A ground-breaking church initiative in Wolverhampton city centre has won a national award for its work with young adults.
Wolverhampton Pioneer Ministries (WPM), also known as Vitalise, is a joint initiative between the Diocese of Lichfield and the Methodist Church to reach and equip local young adults, many from a marginalised background.
It won the gold award for the Best Project Advancing the Christian Faith at the national Christian Funders Forum (CFF) Awards at a special ceremony at Lambeth Palace last night, 17 November.
The award was collected by the project Team Leader Deborah Walton and Nicola Turner, Young Adult Outreach Coordinator.
Deborah said: Wolverhampton Pioneer Ministries is thrilled to have won this award. It recognises the hard work and commitment of everyone involved in our mission to marginalised young adults in Wolverhampton: funders, staff and volunteers. It is a celebration of all that our community is and has achieved. We hope and pray that this will help us continue and develop our mission; it is certainly a huge encouragement to everyone who is part of WPM. We are very grateful to The Joseph Rank Trust for nominating us and for their support.
WPM was established in 2007 as a Fresh Expressions church for the under 30s in Wolverhampton, to worship and to love and serve those in the city. Fresh Expressions is a key strand of the Diocese of Lichfields Reaching New Generations programme.
WPM holds Sunday meetings in Darlington Street Methodist Church alongside other daily morning prayer gatherings and small groups at different venues. Several people were baptised and confirmed at a recent service at St Chad and St Mark in Penn Fields.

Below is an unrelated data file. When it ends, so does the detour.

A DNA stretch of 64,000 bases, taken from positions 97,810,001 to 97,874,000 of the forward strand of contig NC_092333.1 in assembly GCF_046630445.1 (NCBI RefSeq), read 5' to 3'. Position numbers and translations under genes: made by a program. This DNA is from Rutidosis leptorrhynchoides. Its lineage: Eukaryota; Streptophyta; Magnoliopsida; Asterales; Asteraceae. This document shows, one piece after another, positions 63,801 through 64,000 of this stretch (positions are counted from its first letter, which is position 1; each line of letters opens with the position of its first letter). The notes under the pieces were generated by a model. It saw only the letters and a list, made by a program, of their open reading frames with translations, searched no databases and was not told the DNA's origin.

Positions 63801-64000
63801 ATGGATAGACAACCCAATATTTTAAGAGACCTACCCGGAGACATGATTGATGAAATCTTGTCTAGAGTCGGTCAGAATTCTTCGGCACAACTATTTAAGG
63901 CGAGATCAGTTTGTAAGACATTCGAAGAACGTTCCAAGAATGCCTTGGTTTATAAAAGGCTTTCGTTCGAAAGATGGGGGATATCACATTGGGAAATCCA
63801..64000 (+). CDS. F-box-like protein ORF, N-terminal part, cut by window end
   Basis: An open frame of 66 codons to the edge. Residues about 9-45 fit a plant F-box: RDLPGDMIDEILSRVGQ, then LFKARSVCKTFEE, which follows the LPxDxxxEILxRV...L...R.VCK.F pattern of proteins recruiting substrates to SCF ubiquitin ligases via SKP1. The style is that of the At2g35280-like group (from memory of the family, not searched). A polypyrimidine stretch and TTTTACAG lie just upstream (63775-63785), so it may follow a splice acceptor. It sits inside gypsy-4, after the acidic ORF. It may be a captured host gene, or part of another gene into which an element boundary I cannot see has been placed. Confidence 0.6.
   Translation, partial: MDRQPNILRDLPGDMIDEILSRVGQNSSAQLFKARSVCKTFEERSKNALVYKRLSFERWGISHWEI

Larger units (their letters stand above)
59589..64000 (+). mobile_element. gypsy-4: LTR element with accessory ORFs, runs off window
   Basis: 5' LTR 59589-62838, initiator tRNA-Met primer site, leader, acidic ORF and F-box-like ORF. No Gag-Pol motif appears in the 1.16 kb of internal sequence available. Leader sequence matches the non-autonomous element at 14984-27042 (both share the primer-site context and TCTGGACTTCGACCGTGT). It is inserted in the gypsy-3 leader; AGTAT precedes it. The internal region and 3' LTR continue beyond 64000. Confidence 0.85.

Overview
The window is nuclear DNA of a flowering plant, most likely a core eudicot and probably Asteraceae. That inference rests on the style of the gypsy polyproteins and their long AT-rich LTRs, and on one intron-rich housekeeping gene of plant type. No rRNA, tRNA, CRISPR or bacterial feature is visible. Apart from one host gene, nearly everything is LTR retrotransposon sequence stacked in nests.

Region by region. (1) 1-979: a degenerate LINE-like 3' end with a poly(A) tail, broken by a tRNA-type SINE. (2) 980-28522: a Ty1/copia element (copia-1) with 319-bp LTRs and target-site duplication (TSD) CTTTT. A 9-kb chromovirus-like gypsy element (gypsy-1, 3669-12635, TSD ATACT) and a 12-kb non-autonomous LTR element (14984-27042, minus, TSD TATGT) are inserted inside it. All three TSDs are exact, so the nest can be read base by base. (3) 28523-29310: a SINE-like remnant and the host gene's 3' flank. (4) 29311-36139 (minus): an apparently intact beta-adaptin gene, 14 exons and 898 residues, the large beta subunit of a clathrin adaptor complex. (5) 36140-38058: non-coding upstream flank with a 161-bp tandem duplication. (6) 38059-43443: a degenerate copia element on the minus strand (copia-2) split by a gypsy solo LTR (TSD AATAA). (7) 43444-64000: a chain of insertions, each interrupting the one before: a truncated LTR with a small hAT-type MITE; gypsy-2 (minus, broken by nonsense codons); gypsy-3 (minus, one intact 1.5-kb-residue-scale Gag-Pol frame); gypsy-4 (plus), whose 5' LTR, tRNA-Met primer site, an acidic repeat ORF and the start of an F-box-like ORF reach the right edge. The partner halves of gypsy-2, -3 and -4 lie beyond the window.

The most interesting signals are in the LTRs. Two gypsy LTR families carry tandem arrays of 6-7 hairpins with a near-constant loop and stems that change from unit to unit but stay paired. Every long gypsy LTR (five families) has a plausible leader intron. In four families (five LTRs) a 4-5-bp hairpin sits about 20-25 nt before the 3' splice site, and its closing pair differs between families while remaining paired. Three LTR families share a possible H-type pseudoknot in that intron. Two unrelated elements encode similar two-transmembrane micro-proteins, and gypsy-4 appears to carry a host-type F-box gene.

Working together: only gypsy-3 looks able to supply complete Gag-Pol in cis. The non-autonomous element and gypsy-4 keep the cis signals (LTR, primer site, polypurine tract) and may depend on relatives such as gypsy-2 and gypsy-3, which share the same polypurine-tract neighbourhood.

The Bishop of Wolverhampton, the Rt Rev Clive Gregory, said: Over several years Wolverhampton Pioneer Ministries has established itself as an innovative and inclusive community that works across church boundaries to engage and serve young adults. Breaking new ground is never easy, so its wonderful that their hard work has been recognised in this way.
The CFF award ceremony sought to identify and award the best of church and Christian social action projects, which are making a significant difference to thousands of people in communities all across Britain.
It was supported by Christian grant makers in the UK such as the Joseph Rank Trust, Laing Family Trust and Lancaster Foundation, who together with other members grant more than 30 million a year to Christian work.
Matt Bird, Chair of the CFF and ceremony host, said: Christian grant makers in the UK are increasingly working together to provide support and encourage excellence in Christian mission. In light of this every year the CFF awards will continue to identify and award the best of church and Christian social action projects, which are making a significant difference to thousands of people in communities all across Britain.
Photo credit: Alex Whittle